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Nirali Desai

BPA 1: Have a Disease


Chest Pain
Chest pain has several etiologies, which include cardiac, noncardiac, or psychogenic
causes. (Tierney, 2012). The most common cause of chest pain is acute cardiac ischemia,
which includes angina and myocardial infarction (MI). Other less common causes
include, aortic dissection, pulmonary embolism, spontaneous pneumothorax, and
pneumonia (Tierney, 2012). Understanding the character of pain, other symptoms, and
medical conditions will differentiate angina pain from noncardiac pain.
In the United States, there are approximately 10,000 cases of acute aortic dissection per
year (Braverman, 2011). Aortic dissections are either severe type A involving the
ascending aorta or the less risky type B. Aortic dissection can mimic other conditions,
like coronary ischemia, pleurisy, heart failure, stroke, and acute abdominal illness;
however, since aortic dissections can be fatal, prompt diagnosis and treatment are crucial
(Braverman, 2011). More than 90% of patients present with acute chest and/or back pain
with severe, sharp or tearing, ripping, and stabbing qualities (Braverman, 2011). This
pain differs from MI or angina, because it is severe at onset. Patients may also feel
anxious and have an impending sense of doom (Braverman, 2011).
Physicalexamfindingscanincludeanunequalorabsentpulse,syncope,andneurologic
manifestations,suchaspersistentortransientischemicstroke,spinalcordischemia,
ischemicneuropathy,andhypoxicencephalopathy(Braverman,2011).Manypatients
havepriorhypertensionorheavylifting,andcocaineuse.Neurologicconditionsare
important,becausetheymayleadtoadelayindiagnosisaorticdissection.Additional
physicalexamfindingsinclude,leftsidedpleuraleffusion,usuallyrelatedto
inflammationandacutehemothorax,whichmayoccurfromruptureorleaking
descendingaorticdissection(Braverman,2011).
Chest radiography will provide the first clues of an aortic dissection. The most frequent
finding is a widened aortic shadow or an abnormal aortic contour. Contrast enhanced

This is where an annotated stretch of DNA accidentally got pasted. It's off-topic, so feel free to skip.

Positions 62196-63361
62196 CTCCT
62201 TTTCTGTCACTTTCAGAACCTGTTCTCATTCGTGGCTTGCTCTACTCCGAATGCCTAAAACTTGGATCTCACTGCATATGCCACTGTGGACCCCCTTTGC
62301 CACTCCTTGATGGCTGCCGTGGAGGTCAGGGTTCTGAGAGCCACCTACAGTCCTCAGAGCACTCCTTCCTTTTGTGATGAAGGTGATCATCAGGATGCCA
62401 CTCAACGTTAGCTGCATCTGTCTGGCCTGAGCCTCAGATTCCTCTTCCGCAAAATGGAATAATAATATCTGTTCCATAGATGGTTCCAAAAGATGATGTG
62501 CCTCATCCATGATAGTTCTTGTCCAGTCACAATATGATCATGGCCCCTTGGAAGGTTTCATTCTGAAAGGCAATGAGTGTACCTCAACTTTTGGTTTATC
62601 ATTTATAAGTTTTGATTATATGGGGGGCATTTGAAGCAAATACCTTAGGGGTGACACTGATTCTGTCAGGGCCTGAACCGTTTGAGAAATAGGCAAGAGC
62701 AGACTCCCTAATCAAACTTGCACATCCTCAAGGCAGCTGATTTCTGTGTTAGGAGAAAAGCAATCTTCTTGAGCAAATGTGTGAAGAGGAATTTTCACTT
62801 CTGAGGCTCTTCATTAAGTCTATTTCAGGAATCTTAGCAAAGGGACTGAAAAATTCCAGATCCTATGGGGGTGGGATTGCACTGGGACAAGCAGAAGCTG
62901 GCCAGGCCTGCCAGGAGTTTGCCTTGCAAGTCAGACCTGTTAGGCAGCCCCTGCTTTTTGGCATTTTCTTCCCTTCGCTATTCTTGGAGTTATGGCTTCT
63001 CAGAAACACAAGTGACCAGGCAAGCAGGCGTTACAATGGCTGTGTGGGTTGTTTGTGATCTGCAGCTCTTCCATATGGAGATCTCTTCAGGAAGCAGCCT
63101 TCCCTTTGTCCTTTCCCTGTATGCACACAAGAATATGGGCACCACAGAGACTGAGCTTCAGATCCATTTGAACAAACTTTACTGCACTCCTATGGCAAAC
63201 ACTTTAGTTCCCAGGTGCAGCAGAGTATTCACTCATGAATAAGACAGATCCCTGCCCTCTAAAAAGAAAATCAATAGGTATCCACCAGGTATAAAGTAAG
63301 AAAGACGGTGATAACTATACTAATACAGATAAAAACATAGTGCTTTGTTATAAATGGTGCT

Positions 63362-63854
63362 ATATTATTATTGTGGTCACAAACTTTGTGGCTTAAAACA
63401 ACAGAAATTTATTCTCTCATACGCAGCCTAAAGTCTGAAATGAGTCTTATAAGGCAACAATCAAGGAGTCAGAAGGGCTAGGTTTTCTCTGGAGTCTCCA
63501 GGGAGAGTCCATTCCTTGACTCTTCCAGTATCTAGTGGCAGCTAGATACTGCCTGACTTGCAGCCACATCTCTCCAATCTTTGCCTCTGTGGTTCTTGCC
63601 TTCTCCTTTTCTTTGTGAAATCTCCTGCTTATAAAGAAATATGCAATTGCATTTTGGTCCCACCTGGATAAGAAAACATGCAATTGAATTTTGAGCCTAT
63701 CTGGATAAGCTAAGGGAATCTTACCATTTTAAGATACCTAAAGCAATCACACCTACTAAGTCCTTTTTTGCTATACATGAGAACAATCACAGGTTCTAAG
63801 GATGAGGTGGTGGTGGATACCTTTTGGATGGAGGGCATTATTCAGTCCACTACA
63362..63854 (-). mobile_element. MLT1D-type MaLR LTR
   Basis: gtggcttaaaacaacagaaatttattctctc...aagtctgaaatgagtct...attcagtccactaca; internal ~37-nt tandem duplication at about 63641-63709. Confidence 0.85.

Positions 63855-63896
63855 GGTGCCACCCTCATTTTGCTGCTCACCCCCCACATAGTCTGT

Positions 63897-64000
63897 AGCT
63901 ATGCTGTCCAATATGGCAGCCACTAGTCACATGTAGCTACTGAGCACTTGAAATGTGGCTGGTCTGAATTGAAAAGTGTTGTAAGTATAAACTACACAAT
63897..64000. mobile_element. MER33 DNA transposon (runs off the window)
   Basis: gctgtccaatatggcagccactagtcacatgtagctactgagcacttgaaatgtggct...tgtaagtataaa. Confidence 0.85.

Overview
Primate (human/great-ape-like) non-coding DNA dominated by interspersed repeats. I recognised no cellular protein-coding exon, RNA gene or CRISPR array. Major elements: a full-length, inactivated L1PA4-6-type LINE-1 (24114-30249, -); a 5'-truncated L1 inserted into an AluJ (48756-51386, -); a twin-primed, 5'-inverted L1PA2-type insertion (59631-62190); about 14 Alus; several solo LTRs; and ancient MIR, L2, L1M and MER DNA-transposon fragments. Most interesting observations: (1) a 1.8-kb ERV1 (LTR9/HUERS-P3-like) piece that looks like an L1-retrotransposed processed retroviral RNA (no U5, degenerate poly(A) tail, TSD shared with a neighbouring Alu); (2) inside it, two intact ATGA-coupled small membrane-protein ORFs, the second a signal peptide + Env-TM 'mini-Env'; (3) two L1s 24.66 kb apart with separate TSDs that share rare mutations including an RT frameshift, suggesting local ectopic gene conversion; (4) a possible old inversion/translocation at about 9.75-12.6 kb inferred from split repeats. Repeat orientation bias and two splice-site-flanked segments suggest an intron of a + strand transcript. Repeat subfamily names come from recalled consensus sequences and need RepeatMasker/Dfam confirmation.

computed tomography (CT) is also commonly used for diagnosis and may show
hemopericardium, aortic rupture, and branch vessel involvement. Electrocardiography is
typically normal, unless acute MI precedes the aortic dissection (Braverman, 2011).
Biomarkers have also gauged significant interest in aortic dissection diagnoses. D-dimer
levels greater than 1,600 ng/mL within 6 hours has a high positive likelihood for aortic
dissection and could be useful in diagnosing patients with a high probability of disease
(Braverman, 2011).
Administration of a beta-blocker, such as intravenous esmolol or labetolol, is necessary to
reduce stress on the aorta. Emergency surgery and endovascular stenting may also be
required in acute situations. Type A dissections require urgent surgical replacement of the
aorta, while type B After initial treatment; lifelong management must be sustained for

successful outcomes. Long-term management includes, blood pressure control via


medications and monitoring, lifestyle modification, consistent imaging of the aorta via
CT or MRI, patient education, and when appropriate, screening of family members for
aortic disease (Braverman, 2011).
References
Braverman, A.C. 2011. Aortic dissection: prompt diagnosis and emergency are critical.
Cleveland clinic journal of medicine. 78 (10).
Henderson, M., Tierney, Jr., L., & Smetana, G. (2012). Chest pain. The Patient History:
Evidence-Based Approach. New York: Lange Medical Books/McGraw-Hill Medical Pub.
Division.